Lamentation and Thanksgiving

I wish you a happy Thanksgiving, even though it won’t be anything like Thanksgivings past.  I know many of us are sad, because large gatherings, travel, and the usual ways of doing things are all upended—or at least pared way back. It’s especially hard since we are, after all, such social creatures.  So, we lament.  There’s nothing wrong with lamentation; in fact, a whole book is devoted to lamentation in our Bible.  Yet, the scriptural trajectory always moves us through times of lamentation toward restoration, hope, and resurrection.  

We have much hope—an effective vaccine is coming.  In the meantime, we still have a myriad of things for which to be thankful—and we have many opportunities to show our gratitude this season by giving.  In fact, we can improve our mental health when we start each day being thankful for what we still have and what we still can do.  We can also feel great joy when we give to others, whether through outreach projects at church or buying an extra turkey to donate to a local food bank.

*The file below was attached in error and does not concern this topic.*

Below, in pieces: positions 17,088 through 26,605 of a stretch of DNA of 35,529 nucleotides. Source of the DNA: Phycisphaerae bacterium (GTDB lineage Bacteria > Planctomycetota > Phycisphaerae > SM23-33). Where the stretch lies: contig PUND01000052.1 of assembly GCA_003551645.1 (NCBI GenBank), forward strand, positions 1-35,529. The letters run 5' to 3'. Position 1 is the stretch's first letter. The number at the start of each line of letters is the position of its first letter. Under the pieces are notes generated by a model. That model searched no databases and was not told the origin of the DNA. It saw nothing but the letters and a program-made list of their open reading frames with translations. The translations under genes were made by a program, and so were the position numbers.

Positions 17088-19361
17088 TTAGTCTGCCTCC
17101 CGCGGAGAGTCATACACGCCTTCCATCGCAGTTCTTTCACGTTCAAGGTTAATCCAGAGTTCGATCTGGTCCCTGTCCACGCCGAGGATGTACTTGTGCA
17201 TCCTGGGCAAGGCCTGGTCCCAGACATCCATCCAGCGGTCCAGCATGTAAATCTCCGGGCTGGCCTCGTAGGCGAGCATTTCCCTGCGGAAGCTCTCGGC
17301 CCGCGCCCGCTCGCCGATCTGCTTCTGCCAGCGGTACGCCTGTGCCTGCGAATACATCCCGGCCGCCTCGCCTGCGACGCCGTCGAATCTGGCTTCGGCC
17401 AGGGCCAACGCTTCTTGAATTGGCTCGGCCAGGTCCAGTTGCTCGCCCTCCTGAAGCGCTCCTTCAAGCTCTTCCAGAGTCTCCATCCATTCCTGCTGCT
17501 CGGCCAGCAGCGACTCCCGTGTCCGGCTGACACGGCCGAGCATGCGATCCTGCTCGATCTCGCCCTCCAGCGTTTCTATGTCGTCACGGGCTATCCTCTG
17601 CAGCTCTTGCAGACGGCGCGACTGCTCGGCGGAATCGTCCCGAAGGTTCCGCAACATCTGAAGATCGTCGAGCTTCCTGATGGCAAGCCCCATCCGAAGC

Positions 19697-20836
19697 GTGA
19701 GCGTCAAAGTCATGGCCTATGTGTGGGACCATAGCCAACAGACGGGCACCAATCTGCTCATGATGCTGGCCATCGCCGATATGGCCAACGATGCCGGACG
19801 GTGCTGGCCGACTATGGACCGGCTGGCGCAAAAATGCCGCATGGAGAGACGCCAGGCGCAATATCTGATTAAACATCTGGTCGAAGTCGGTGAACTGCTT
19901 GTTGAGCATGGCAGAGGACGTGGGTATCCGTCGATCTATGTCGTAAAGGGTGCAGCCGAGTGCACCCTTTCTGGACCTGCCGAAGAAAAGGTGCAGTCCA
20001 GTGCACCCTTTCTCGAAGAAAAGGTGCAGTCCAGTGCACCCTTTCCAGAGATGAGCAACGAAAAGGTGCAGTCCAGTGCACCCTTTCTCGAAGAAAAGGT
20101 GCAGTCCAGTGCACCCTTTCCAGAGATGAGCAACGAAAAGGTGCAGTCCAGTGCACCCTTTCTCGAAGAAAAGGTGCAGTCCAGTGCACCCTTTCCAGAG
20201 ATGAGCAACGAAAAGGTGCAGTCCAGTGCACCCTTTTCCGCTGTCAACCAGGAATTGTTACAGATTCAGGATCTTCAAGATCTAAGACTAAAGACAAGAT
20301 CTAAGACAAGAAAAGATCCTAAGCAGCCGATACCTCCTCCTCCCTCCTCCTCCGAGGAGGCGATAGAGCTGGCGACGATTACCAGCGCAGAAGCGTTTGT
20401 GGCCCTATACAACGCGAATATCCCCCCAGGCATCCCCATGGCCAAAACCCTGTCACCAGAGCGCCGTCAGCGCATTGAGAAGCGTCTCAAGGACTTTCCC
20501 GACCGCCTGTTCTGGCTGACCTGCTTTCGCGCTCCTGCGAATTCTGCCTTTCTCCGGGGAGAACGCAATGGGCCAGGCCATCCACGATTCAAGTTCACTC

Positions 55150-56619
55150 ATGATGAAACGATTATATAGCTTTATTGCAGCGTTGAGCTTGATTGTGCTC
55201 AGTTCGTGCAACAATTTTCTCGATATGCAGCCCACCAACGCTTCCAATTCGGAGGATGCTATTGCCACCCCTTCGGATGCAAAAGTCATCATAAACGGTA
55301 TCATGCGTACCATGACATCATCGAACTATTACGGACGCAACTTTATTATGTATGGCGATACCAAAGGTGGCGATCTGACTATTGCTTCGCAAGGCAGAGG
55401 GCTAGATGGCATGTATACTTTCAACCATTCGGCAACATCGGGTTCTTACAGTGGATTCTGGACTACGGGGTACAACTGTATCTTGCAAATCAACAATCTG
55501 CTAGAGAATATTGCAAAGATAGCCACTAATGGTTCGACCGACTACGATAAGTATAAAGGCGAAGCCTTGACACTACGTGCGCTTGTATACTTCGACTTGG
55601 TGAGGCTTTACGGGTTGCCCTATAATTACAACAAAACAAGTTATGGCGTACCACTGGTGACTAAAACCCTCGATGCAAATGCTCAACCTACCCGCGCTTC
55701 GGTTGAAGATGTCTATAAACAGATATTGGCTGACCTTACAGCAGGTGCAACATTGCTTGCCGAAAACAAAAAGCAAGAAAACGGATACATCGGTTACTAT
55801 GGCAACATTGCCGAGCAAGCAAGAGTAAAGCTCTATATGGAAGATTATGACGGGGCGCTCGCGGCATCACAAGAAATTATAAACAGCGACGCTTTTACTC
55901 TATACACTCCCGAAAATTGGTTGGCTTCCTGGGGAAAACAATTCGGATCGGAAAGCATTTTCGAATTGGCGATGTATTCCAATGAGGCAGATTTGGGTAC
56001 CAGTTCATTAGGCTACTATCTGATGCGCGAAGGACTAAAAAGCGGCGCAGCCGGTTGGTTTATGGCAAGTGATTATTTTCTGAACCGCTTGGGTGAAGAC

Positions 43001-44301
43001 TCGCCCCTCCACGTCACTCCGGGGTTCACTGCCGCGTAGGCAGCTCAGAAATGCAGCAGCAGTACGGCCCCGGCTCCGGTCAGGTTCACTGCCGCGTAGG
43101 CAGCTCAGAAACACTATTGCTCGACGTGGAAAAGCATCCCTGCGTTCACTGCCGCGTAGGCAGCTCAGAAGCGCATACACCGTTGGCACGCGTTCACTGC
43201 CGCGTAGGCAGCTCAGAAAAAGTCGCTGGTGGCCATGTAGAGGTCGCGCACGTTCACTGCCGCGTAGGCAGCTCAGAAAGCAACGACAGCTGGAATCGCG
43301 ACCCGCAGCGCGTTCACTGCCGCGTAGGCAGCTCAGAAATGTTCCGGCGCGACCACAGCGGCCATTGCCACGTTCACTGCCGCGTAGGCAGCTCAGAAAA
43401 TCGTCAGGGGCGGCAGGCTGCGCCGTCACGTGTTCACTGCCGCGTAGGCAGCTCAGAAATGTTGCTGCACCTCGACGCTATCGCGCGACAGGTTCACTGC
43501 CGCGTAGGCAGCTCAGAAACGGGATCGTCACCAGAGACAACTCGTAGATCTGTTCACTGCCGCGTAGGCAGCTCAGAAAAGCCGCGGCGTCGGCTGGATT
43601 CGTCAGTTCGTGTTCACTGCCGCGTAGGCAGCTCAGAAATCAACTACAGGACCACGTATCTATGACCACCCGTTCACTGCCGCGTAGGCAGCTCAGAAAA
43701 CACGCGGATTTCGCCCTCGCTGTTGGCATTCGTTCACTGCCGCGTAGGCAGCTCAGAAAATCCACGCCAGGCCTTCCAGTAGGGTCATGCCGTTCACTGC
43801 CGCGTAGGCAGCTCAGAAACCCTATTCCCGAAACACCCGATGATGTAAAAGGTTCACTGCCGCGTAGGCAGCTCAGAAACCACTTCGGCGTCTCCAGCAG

I’m especially thankful that we live in a place where it will be 70 degrees on Thanksgiving Day, and we can gather in small groups and eat, socially-distanced, outside.  I’m thankful for food, shelter, family, friends, and the technology that keeps us virtually connected.  What are you thankful for this season?  May you find joy in your practice of Thanksgiving 2020.
With Gratitude for my Church Family,
Co-Pastor Sandi